NASA selects Orion heat shield material
U.S. space agency scientists say they’ve selected the heat shield material that will protect a new generation of astronauts when they return from the moon.
The National Aeronautics and Space Administration said after extensive study, it chose the Avcoat ablator system for the Orion crew module.
Orion is part of NASA’s Constellation Program — the country’s next-generation spacecraft system. The Orion crew module is to begin carrying astronauts to the International Space Station in 2015 and to the moon in 2020.
Orion will face extreme conditions during its voyage to the moon and on the journey home. NASA said, noting that on the return through Earth’s atmosphere, the module will encounter 5,000-degree Fahrenheit temperatures — a heating rate as much as five times more extreme than rates for missions returning from the International Space Station.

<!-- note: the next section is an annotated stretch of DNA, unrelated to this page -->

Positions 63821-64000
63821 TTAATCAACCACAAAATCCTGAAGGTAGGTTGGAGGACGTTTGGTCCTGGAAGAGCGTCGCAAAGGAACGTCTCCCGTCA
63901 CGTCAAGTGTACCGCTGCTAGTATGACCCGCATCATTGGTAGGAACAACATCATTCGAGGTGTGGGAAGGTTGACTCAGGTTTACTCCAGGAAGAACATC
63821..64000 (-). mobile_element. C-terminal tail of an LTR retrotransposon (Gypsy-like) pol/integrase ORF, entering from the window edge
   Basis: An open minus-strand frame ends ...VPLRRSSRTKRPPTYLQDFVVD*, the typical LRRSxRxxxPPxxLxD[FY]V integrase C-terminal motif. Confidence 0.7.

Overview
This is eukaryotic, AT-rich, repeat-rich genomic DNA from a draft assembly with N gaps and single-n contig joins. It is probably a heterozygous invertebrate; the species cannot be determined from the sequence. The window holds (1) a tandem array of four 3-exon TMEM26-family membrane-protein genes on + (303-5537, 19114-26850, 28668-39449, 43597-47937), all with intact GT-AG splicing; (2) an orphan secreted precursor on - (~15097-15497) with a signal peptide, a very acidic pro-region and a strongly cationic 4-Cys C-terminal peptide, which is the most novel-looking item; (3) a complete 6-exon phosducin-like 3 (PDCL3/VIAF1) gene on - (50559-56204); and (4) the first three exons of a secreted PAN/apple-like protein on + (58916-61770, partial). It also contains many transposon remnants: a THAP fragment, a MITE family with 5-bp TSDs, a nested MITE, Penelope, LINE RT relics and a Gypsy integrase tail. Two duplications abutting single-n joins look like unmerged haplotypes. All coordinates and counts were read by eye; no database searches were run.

NASA made a significant technology development effort, conducted thousands of tests, and tapped into the facilities, talents and resources across the agency to understand how these materials would perform on Orion’s five-meter (16-foot) wide heat shield, said James Reuther, the study’s manager.
We manufactured full-scale demonstrations to prove they could be efficiently and reliably produced for Orion.
NASA said the Lockheed Martin Corp. will continue development of Avcoat in partnership with the material’s subcontractor, Textron Defense Systems of Wilmington, Mass.